This year I decided to sit down with the boys and create a home-made Advent calendar that we taped on their bedroom door. We made 25 individually numbered pieces of paper that, when unfolded, revealed a picture drawn by our older son. This picture was a representation of a story or scripture which we would talk/read about at bedtime. We charted out an anticipatory journey beginning with the expectations laid down by the prophets through the celebratory arrival of Jesus. There were a number of stories that repeated (fun for them, as the boys seem to enjoy it when they can say some of the words before I do). We also tried to incorporate some songs that would connect with the stories as singing is part of our bedtime routine. We didn't read every single one on the day of its intent. We skipped a couple, we did a few in one day, etc.
This little pedagogical instrument was useful for us as well. It made us more thoughtful and intentional about having conversations with the boys about Jesus coming into our world. We'd see something on television, hear something in a lesson at church, notice some chance occurrence while out and about. We certainly didn't talk theology all month as we wandered through prayer gardens, though. There were lost tempers, punishments doled out, apologies given (on both sides), frustrations shared, impatience achieved, etc. But this little makeshift Advent calendar made us think about how to share the story of God Made Flesh during the daily quotidian mysteries of parenthood.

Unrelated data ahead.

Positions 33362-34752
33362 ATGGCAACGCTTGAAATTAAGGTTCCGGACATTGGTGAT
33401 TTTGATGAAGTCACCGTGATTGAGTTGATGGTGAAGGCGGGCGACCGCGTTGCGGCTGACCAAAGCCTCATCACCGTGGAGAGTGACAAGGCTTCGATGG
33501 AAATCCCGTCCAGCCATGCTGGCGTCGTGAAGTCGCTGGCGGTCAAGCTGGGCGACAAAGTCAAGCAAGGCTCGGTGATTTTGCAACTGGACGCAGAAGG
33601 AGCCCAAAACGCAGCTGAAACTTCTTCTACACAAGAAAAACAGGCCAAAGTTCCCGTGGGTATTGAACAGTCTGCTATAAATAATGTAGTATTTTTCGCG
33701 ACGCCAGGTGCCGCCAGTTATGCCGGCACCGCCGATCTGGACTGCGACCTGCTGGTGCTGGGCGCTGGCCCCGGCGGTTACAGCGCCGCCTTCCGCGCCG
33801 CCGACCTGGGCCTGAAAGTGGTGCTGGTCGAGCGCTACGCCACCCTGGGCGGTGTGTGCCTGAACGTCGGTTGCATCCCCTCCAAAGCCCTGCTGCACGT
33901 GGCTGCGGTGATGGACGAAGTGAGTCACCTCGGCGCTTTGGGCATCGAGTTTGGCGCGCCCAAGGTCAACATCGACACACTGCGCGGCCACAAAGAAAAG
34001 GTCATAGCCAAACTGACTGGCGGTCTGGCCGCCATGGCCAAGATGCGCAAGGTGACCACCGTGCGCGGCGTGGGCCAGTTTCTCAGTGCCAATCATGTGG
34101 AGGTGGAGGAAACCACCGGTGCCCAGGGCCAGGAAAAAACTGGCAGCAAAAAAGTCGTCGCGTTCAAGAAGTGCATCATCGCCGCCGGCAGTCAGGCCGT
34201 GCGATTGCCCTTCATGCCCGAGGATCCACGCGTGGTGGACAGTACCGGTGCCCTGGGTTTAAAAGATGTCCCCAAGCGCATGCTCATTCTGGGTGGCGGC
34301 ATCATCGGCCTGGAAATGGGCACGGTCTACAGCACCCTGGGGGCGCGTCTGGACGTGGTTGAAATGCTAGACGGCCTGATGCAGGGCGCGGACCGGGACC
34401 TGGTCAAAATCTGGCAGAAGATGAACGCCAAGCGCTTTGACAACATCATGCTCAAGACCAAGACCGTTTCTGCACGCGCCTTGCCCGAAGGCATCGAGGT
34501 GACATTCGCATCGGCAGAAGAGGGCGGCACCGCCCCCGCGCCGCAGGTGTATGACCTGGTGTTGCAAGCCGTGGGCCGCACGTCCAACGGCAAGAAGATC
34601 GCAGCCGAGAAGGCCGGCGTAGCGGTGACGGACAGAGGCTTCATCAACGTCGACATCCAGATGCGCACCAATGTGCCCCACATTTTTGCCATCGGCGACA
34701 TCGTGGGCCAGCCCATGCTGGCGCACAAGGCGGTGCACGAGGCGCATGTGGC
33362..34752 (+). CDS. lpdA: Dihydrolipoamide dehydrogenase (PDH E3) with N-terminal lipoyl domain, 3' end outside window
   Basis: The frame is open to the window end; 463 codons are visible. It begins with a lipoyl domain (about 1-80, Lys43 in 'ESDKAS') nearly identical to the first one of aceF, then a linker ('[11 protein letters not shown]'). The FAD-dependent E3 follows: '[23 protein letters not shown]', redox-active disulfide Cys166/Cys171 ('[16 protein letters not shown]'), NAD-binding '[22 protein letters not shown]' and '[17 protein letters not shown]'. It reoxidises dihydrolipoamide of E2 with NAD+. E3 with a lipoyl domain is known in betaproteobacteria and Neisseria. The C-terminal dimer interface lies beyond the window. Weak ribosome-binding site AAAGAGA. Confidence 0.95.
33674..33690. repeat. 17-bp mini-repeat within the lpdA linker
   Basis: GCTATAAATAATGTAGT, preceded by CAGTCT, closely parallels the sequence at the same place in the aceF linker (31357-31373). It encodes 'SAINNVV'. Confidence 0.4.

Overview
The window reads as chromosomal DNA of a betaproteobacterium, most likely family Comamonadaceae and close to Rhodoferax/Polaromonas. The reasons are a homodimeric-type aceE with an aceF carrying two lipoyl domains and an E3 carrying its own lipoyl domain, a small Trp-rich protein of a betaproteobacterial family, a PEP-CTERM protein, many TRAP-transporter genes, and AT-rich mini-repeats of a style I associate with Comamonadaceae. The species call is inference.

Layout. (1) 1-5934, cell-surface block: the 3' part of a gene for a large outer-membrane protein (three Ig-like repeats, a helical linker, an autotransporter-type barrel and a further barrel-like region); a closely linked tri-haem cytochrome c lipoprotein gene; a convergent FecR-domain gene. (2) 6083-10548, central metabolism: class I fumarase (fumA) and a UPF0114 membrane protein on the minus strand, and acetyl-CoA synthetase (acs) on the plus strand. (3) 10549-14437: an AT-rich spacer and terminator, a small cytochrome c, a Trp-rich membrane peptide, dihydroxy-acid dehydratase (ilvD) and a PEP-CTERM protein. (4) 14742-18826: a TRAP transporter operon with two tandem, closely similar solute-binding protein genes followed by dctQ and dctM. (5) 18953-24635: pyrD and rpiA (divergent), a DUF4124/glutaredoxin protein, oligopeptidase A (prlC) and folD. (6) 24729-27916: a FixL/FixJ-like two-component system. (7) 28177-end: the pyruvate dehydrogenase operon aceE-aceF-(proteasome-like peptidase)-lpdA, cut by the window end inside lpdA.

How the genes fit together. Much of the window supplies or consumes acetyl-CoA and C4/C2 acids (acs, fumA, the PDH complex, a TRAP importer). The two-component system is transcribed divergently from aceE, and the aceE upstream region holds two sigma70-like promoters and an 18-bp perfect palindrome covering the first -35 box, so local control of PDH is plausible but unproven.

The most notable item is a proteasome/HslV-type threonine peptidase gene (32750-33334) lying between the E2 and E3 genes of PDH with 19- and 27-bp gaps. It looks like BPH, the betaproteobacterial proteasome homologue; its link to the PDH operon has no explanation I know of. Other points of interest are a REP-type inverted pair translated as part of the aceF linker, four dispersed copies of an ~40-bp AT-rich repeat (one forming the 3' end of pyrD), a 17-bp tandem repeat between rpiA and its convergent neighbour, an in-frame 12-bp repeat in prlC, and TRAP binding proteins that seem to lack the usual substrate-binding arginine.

One thread that held this year's Advent together was the theme of light. It started the first official night of Advent (Sun, Nov 27) when I plugged the Christmas lights in on the house. We stood out in the yard and looked at them. The boys were reminded of how these lights can symbolize that Jesus is the light that has come into the world to chase away the darkness. At this stage it felt like rote, sundayschoolesque knowledge; "Jesus is the light of the world" easily rolled off their tongues when prompted with the right questions.
Here and there we talked about darkness and light as metaphors for something else. After visiting my grandmother in Nashville we spoke about the darkness of Alzheimers. G.G. didn't fully recognize her great-grandsons nor me, her grandson. Even though she was a very delightful, kind lady to spend time with, it was heartbreaking. Darkness indeed. When we were driving away we spoke to them about the Light of God to which we plead "Come!" so that it will do away with darkness like sickness and disease. This is a darkness that is robbing such a special woman of those things most precious to her, her family.
Light, please come and cast out this darkness!
There were also places to talk of eager, hope-filled anticipation of the Light present in the world.
When we worshipped with our small group a refrain in our prayers was from John about the "light of the world", when we gathered with our church family on Christmas Eve we ended with everyone holding a lit candle encircling the darkened auditorium. There were other songs that we'd hear that revealed the power of God's light - lyrics I'd never paid attention to before now coming alive to me.